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Latest Newsletter - Issue 11

Floating challenge for offshore wind turbine

As the NIMBY arguments rage on against the location of future wind farms a Norwegian energy company - StatoilHydro may have come up with a solution – floating offshore wind turbines.

Statoil has constructed the world's first full-scale floating wind turbine in the hope that one day vast wind farms could be constructed far offshore in water depths of up to 700m. This is a trial – albeit a very expensive one – to test how robust the turbine is against North Sea winter storms and, more importantly, whether the infrastructure supporting this turbine can continue to service the site in, what will be, the most extreme of conditions.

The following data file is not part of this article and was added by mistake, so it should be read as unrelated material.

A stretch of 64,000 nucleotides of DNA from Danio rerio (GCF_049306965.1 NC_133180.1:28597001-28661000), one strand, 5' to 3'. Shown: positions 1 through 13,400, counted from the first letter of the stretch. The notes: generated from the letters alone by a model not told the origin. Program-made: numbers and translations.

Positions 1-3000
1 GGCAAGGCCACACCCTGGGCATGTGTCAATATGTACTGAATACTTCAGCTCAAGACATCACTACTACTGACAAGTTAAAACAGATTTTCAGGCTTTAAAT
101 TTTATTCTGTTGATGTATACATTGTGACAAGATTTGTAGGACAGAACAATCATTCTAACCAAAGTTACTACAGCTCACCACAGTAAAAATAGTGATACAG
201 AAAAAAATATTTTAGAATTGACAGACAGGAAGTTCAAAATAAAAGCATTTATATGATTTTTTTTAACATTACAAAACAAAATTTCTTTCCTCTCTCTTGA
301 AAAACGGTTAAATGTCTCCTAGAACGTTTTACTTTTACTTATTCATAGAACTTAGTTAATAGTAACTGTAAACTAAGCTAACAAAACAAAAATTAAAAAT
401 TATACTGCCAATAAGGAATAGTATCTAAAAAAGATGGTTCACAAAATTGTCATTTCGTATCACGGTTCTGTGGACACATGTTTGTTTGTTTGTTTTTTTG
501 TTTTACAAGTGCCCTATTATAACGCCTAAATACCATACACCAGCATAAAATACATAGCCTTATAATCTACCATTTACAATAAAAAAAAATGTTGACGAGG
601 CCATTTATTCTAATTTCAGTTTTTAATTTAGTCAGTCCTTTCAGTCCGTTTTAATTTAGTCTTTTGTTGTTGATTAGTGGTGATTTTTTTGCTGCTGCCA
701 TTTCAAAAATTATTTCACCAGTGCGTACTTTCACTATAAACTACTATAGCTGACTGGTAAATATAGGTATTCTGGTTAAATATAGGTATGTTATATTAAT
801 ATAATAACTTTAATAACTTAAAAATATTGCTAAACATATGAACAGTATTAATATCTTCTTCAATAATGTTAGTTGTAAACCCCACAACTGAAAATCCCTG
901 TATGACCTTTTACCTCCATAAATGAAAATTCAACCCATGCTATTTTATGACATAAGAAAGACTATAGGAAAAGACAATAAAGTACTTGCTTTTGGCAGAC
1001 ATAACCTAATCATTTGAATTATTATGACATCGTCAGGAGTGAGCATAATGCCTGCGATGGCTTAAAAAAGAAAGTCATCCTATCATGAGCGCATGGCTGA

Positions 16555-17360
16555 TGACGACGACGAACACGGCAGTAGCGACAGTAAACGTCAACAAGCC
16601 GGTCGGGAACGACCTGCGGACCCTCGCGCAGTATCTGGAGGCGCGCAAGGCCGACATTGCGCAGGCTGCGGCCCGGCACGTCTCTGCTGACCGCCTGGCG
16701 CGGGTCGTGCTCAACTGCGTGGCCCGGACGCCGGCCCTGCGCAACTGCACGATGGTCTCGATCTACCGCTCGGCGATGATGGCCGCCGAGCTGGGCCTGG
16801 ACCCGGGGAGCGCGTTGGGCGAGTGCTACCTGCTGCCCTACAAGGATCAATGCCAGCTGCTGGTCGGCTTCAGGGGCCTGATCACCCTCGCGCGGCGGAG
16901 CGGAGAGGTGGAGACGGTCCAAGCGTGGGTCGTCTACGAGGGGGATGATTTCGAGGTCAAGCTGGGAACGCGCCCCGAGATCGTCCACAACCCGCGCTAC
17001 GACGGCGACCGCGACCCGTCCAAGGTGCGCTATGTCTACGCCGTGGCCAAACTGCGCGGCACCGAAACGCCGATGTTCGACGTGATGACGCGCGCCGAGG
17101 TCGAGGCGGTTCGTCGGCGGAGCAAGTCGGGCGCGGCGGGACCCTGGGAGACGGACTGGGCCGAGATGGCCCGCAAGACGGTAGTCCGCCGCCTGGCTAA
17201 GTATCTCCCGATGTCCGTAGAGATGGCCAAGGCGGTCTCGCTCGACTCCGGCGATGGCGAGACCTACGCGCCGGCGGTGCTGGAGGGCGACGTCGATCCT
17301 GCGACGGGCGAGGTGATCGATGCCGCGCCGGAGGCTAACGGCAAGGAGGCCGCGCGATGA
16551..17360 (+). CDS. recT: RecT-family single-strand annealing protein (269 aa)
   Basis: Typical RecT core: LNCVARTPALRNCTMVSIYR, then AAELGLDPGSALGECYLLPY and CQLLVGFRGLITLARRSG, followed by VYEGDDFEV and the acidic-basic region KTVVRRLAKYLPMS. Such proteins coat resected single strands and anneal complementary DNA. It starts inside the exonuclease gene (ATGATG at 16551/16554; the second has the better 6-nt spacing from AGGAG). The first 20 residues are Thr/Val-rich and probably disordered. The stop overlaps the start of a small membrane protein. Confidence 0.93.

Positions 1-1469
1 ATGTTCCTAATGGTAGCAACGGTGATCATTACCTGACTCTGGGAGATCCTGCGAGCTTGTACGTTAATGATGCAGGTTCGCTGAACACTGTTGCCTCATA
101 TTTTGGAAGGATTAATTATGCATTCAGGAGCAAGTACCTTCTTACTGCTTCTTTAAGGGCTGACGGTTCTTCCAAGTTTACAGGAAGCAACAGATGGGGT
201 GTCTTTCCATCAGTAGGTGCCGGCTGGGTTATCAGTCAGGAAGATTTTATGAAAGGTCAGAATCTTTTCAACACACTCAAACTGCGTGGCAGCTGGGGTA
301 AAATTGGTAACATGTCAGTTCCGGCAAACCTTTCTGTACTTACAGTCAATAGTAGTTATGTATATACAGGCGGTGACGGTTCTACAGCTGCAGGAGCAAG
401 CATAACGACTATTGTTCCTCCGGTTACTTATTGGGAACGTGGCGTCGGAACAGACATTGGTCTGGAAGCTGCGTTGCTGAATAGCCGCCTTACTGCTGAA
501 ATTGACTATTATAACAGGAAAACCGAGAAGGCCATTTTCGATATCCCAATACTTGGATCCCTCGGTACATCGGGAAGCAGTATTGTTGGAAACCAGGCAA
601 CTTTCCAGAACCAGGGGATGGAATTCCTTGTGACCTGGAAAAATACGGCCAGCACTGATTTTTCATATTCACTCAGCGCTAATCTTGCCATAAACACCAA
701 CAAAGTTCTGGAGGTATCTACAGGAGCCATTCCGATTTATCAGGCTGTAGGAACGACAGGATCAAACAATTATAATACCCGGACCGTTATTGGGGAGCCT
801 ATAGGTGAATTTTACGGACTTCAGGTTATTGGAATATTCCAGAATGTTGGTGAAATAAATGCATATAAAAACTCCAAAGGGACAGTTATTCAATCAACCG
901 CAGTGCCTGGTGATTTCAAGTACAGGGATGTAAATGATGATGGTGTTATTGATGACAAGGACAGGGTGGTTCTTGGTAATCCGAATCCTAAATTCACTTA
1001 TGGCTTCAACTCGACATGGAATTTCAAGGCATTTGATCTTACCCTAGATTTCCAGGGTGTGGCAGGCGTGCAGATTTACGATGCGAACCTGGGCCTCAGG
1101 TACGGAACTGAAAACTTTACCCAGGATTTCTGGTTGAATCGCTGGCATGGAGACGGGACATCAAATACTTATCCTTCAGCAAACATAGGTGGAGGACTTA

The turbine stands 100m above the sea but the most interesting aspect is what we can’t see – below sea level. A 100m long steel cylinder weighing 3,000 tonnes because of its ballast of water and rocks is anchored to the sea-bed with mooring lines that can hold the structure at depths of up to 700m.

Slack anchors are used to keep the turbine in place yet still allow the structure to move with the seas so, in effect the 138 tonne turbine is constantly moving.

The turbine will be tested over a two-year period, at the end of which it is hoped that offshore wind farms will be found to be viable and equally as competitive as conventional offshore wind turbines.

For more information visit: http://news.bbc.co.uk/1/hi/business/8235456.stm

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